The comforting clatter of printing presses was music to my ears as I recently walked into the rambling stone building Gwen Frostic called home for many years in northern Michigan.
Familiar sights and sounds welcomed me back to Gwen's home as the business rumbled back to life after weathering a sudden foreclosure last October and an uncertain future before reopening its retail business just weeks ago under new ownership.
New owners Kim and Greg Forshee enjoyed a close association with the business over the years. Kim worked several years for Gwen Frostic Prints as an outside sales and marketing director, while the couple's Frankfort, Michigan, manufacturing company DAMB Mold Base provided many parts for Frostic's lumbering old Heidelberg presses that pumped out so many cards, stationery, placemats, and other products featuring Gwen Frostic's engaging nature images over the years.
The couple plan to preserve Frostic's artistic legacy and love of northern Michigan nature as they slowly restore the aging building and carefully add features and products that respect the Michigan icon's history and the close attachment many long-time fans feel for Frostic and her work, according to a recent article in the Traverse City Record-Eagle newspaper.
The Forshees told the newspaper that their plans include slowly repairing and restoring the property, expanding product lines that respectfully reflect Frostic's love of nature, and developing a museum centering on Frostic's career and life.
The scene at Gwen Frostic Prints seemed comfortingly familiar to me as I walked past the fieldstone walls and trickling fountain at the building's entrance, browsed the rustic racks filled with paper products featuring Frostic's elegant images, and paused for a few moments (as I always like to do when I visit) by the railing overlooking the press room as more of the paper products that were always the foundation of the business and perennial customer favorites rolled out of the machines.
Spots like the Gwen's quiet library with large windows overlooking the river and nature sanctuary behind the building and the short nature trails behind the parking lot always provided a bit of serenity, even on the busiest summer days, so it was nice to see that that serenity appeared largely unchanged even as the business weathered a rough winter.
I always believed the business would reopen as Frostic's legacy and importance as a draw for tourists in the region were just too important to lose.
As I reported here in May, as many as 1,000 people might stop by the store on a busy summer day. The business employed 15 to 20 people, and officials at the Benzie County Chamber of Commerce and Convention and Business Bureau reported that they answered more questions about Gwen Frostic's than any other attraction in the area. Even the bank forced to foreclose on the business and its former owners readily acknowledged the importance of the long-time business to the local economy and hoped to find a way to keep it open.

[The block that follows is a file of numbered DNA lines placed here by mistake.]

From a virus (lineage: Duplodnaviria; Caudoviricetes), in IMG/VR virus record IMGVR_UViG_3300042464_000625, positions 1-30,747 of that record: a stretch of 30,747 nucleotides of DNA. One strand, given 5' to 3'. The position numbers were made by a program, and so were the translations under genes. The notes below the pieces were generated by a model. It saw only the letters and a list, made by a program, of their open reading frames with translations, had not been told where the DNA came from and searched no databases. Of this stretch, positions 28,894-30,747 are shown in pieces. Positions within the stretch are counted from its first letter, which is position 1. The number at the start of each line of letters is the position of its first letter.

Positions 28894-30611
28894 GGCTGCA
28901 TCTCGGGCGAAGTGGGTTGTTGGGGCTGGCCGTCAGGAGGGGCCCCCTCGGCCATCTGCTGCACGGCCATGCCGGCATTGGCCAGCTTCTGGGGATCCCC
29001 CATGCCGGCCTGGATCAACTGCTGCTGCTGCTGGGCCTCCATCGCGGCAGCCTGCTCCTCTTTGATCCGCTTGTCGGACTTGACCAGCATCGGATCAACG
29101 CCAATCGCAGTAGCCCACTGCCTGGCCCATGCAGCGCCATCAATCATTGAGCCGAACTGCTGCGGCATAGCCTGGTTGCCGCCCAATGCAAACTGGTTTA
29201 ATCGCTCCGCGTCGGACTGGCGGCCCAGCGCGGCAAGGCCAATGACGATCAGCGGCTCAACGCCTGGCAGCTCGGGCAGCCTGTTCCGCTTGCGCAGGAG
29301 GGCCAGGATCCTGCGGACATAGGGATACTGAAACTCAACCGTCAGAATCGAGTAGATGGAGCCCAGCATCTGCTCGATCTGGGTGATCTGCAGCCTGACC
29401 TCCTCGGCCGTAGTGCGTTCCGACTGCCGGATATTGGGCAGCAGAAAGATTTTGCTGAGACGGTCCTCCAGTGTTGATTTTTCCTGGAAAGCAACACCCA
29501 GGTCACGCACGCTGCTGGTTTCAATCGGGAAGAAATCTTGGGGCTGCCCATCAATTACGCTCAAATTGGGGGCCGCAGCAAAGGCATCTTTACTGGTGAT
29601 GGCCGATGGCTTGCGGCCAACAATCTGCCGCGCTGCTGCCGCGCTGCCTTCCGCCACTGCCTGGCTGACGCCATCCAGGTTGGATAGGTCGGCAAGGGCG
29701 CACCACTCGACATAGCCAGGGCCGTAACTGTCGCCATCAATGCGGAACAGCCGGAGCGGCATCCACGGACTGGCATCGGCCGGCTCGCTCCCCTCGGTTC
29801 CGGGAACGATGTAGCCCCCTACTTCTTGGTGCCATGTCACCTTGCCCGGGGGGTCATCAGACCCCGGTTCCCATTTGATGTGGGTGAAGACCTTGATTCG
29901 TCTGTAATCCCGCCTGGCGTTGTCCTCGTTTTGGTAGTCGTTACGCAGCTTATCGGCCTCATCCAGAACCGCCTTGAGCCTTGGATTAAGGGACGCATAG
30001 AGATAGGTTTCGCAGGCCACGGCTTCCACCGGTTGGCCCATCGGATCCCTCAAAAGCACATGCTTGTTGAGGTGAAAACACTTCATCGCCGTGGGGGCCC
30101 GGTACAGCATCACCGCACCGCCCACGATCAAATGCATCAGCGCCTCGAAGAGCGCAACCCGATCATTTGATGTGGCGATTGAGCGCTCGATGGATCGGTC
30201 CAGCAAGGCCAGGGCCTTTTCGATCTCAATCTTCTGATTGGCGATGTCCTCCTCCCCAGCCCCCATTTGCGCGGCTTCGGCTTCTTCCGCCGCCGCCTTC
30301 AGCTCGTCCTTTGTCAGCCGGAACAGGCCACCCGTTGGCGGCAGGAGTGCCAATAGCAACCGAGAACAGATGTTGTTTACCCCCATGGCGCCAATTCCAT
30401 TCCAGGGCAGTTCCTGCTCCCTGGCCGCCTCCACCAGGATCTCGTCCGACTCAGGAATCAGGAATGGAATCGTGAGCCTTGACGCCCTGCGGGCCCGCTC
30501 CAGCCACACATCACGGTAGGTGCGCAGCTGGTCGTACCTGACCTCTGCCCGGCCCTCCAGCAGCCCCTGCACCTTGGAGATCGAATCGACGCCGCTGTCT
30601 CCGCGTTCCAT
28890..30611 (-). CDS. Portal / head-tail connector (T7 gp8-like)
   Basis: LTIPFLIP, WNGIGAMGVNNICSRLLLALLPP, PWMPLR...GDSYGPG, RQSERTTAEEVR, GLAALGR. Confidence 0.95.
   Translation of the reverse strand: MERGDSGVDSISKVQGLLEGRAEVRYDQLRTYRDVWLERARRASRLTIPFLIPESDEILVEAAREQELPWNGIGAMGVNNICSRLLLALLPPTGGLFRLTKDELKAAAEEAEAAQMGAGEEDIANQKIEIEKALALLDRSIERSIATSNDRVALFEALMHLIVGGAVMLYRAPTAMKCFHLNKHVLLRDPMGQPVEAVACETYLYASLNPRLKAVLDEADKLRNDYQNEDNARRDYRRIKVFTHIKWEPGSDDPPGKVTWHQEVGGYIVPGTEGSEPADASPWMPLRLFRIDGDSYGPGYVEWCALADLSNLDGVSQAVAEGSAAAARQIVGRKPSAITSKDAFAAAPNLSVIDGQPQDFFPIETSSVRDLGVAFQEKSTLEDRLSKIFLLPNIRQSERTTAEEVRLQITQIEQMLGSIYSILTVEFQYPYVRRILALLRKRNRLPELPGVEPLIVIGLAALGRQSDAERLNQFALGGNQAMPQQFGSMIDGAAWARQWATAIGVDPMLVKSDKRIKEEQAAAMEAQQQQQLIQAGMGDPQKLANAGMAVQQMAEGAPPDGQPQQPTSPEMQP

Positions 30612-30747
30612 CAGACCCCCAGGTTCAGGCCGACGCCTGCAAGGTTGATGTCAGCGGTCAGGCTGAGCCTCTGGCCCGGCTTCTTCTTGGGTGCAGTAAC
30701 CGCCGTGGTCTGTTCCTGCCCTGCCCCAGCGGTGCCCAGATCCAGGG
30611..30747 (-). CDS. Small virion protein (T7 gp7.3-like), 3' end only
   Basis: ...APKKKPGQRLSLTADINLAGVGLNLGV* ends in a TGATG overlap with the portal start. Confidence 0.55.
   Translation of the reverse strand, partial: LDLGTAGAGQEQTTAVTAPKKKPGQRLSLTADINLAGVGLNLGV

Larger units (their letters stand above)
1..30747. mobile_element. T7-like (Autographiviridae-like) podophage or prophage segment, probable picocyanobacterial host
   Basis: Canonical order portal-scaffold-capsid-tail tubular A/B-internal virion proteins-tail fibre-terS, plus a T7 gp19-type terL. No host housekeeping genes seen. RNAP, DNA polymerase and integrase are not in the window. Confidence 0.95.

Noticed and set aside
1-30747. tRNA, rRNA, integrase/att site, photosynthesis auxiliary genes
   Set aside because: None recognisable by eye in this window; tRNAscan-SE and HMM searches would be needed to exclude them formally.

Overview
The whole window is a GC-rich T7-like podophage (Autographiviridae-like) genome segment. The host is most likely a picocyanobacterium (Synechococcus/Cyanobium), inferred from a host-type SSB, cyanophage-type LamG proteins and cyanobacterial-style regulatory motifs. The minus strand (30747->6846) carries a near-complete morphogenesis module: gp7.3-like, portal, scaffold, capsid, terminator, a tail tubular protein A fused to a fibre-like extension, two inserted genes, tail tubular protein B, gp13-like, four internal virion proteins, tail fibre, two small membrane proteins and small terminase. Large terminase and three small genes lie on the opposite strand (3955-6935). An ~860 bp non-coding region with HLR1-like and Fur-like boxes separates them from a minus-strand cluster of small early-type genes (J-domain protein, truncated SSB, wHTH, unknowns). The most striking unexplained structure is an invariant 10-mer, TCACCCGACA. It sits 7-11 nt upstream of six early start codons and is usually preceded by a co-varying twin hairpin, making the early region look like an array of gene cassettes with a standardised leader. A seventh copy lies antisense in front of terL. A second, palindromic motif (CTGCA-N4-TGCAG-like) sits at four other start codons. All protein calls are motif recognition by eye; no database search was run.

The Forshees credit their bank and former Frostic employees for helping them quickly reopen the business earlier this spring in time to welcome Frostic fans back for the busy summer season.
A steady stream of visitors shopped at the store as we visited the store in early July of this year. The occasional van carrying a tour group pulled into the lot, and I heard many individual customers and long-time Frostic fans tell workers they were so glad to see the business reopened.
The woman who waited on me and bundled up my purchases, one of the former Frostic employees rehired by the Forshees, seemed enthused about things when she told me the business was "getting there" as word spread about the reopening.
The product selection remains a bit thin in some areas as the business scurries to make up for the lost production time over the winter. I was unable to purchase the Gwen's signature green-and-white wrapping paper this visit, and received my purchases wrapped in plain brown paper instead of Frostic paper. I was able to buy a few of the small-size 2011 wall calendars, but the only large-size calendars they had in stock were for 2010. I also didn't see any of the plastic mugs with Frostic paper inserts for sale during my visit, but they did have some ceramic coffee mugs, and I bought one as a gift.
Some of the most immediate changes at Frostic's include a few new product lines like woven throw blankets and jewelry, like the little sterling silver pendant featuring one of my favorite Frostic designs (the "happy raccoon") that I couldn't resist buying for myself.
I felt a new sense of hope for Gwen Frostic's during this visit and thank the Forshees for their effort to insure a bright future for a place I've enjoyed and loved visiting for years.
Check out my earlier story, Gwen Frostic Prints weathers winter closing and reopens this spring, for more information about Gwen Frostic and the business.
You can also read The Life and Wisdom of Gwen Frostic by Sheryl James to learn more about this talented, but often enigmatic, woman. The book is fairly short, being an extension of an article James originally wrote for the Detroit Free Press, and predates Gwen's death by a couple of years, but it's still a fascinating read for those who grew up visiting the store and anyone interested in learning about the woman who overcame many odds to create a multi-million dollar business and artistic legacy.
© Dominique King 2010 All rights reserved